I sat my two kids down this morning, and asked them what they wanted to be when they grew up, so in 2030.
Mia, who is nearly eight, has been quite consistent in her ambitions to be the combination of a zookeeper and vet, with a bit of global travelling with friends and funding these travels with stints as a lifeguard and working in national parks. Nature is clearly the draw card for her.
Oliver, who is six, wants to be able to study whatever subject at University that will enable him to invent the ‘JuniorTwo’. This, according to Oliver, will be a new type of Xbox that will know exactly what game you want to play by reading your mind and you will use your hands to control the game. Gamification here he comes.
The more I think about the future the more you realize that any association with technology and artificial intelligence will be keeping you busy in the future. However, it did get me wondering what will some of the future jobs be and what will not survive? Here are a few to consider:
Nostalgists / interior designers who will help the wealthy elderly design spaces that reflect their favorite decades. This career path combines the roles of therapist, historical researcher and interior designer.
Telesurgeons / specializing in performing surgeries on patients in far off locations. In addition to a degree in medicine, these surgeons will have backgrounds in robotics and telecommunication technology. (this one is already starting to happen)
Personal worker brand coaches / in the not too distant future digital distance will be attractive for companies opting for highly skilled freelancers over staff. The demand for these “on demand” workers will result in an increased need for individuals to brand themselves to set them apart from the competition. This consulting field is growing, and will continue to.
Rewilders / will help undo the damage that humans have caused to the countryside. This means tearing down fences or ripping apart roads and replacing them with forests and natural greenery. Kids interested in wildlife management, agriculture and environmental sciences will be great fits for this career. (this could be one for Mia)
Professional tribers / as more companies rely on on-demand workers, the role of a professional triber—a freelance professional that specializes in putting teams together for very specific projects—will be in demand. (now I like the sound of this role)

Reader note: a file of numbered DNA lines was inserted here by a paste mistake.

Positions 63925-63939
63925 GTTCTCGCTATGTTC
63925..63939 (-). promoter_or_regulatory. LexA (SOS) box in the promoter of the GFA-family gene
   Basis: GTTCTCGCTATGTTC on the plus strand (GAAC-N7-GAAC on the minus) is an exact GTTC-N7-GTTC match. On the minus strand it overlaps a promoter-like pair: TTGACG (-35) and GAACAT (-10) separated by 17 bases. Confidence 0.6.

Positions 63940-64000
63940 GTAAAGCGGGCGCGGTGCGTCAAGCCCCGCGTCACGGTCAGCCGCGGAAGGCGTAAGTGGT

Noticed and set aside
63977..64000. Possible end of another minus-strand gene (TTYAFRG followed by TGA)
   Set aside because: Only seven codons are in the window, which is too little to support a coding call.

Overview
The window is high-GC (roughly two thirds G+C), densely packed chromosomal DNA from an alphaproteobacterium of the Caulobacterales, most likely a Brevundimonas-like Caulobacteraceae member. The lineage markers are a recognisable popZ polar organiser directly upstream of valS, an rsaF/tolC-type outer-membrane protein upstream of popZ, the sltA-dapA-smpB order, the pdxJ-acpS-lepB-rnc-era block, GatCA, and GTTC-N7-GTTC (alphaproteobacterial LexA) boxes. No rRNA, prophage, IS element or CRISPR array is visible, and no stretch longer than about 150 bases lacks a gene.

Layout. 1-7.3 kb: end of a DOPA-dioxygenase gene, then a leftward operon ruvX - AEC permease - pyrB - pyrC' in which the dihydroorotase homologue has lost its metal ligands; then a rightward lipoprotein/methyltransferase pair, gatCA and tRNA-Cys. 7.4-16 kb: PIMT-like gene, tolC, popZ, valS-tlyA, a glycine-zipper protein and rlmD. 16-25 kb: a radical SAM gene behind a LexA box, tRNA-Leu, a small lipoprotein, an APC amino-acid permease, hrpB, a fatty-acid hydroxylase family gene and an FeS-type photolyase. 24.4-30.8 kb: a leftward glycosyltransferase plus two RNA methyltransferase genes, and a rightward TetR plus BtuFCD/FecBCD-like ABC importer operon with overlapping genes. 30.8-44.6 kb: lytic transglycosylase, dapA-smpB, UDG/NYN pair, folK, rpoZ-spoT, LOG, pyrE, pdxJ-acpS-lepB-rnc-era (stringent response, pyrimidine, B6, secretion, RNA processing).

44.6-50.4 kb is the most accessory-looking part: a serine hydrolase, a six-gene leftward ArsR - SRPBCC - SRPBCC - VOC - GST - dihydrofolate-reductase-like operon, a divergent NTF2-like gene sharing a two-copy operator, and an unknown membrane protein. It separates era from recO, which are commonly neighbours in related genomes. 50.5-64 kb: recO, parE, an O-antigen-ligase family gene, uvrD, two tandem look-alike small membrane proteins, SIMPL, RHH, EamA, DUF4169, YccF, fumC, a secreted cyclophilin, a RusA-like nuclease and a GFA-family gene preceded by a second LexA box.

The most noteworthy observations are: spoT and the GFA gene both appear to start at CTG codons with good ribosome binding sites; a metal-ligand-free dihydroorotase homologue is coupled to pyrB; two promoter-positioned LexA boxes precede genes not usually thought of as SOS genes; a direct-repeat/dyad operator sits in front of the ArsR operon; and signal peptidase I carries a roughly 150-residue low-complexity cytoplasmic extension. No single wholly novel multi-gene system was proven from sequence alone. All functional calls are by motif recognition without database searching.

Garbage designers / These designers will make careers out of perfecting the art of upcycling. Upcycling is a way to use rubbish to create new, better quality items. They will see to it that upcycling attempts are efficient and successful. Examples, are already starting to appear.
Urban farmers / Small artisan farmers will continue to grow in numbers as urban farming becomes a small but significant part of the food chain. Individuals and companies will spring up to teach and assist amateur urban farmers to lead a healthier and more eco-conscious life.
End-of-life planners & therapists / By 2025, the World Health Organization predicts that 63% (63%, wow!) of the global population will live to over the age of 65, and some well past their centenary. As the average age continues to get older, end-of-life planning and therapy will become hot job sectors.
Simplicity experts / will find ways to help businesses streamline and simplify their day-to-day operations. They’ll be tasked with condensing, for example, three days of work to half an hour of work or reducing 15 administrative steps down to just three.
3-D printing design specialist / yes, there has been a boom in the manufacturing and prototyping industries for years around 3-D printing, yet the large majority of the consumer population seem to have little interest in learning to use them. An increasing number of people will come to appreciate the advantages of 3-D printing, which means they’ll hire people to design and print their own objects for them.
Virtual reality experience designer / Part of the expansion of the Internet of Things into our homes will involve the increasing use of virtual reality for both work and play. Offices could become obsolete (great, there goes my job) if you can just log in virtually from your home office and interact with your colleagues as if you were in the same room.
Neuro-implants technicians / It may sound like science fiction, but advances in neuro-technology are set to explode in the next decade. Luke Skywalker’s robotic hand, digital telepathy, and even downloading your mind to a computer, could soon come to be. All this means neuro-implant technology will be a hot growing career field.
Gamification designers / Games make excellent tools for helping people of all ages to learn new skills. The gamification designer will combine game logic with everyday activities, events, services and products to make the world a more playfully challenging place.
On the downside, here are some professions potentially on the chopping block by 2030:
- Front-line military personnel will be replaced with robots (oh that will be fun, can’t wait)
- Private bankers and wealth managers will be replaced with algorithms (imagine how boring The Wolf of Wall Street would be)
- Lawyers, accountants, actuaries, and consulting engineers will be replaced with artificial intelligence (read my post ‘Elementary, my dear IBM Watson from last week, it is already starting to happen.)
- Social media experts will become redundant. Simply, our familiarity with social media is becoming a basic job requirement across many industries. Experts are needed now, but the Gen Z’s know more than the experts already.
As I tell my kids, what is important is to do whatever makes you happy, and if you don’t get it right first time, change. Life is too short to not enjoy your work.
Thanks for reading,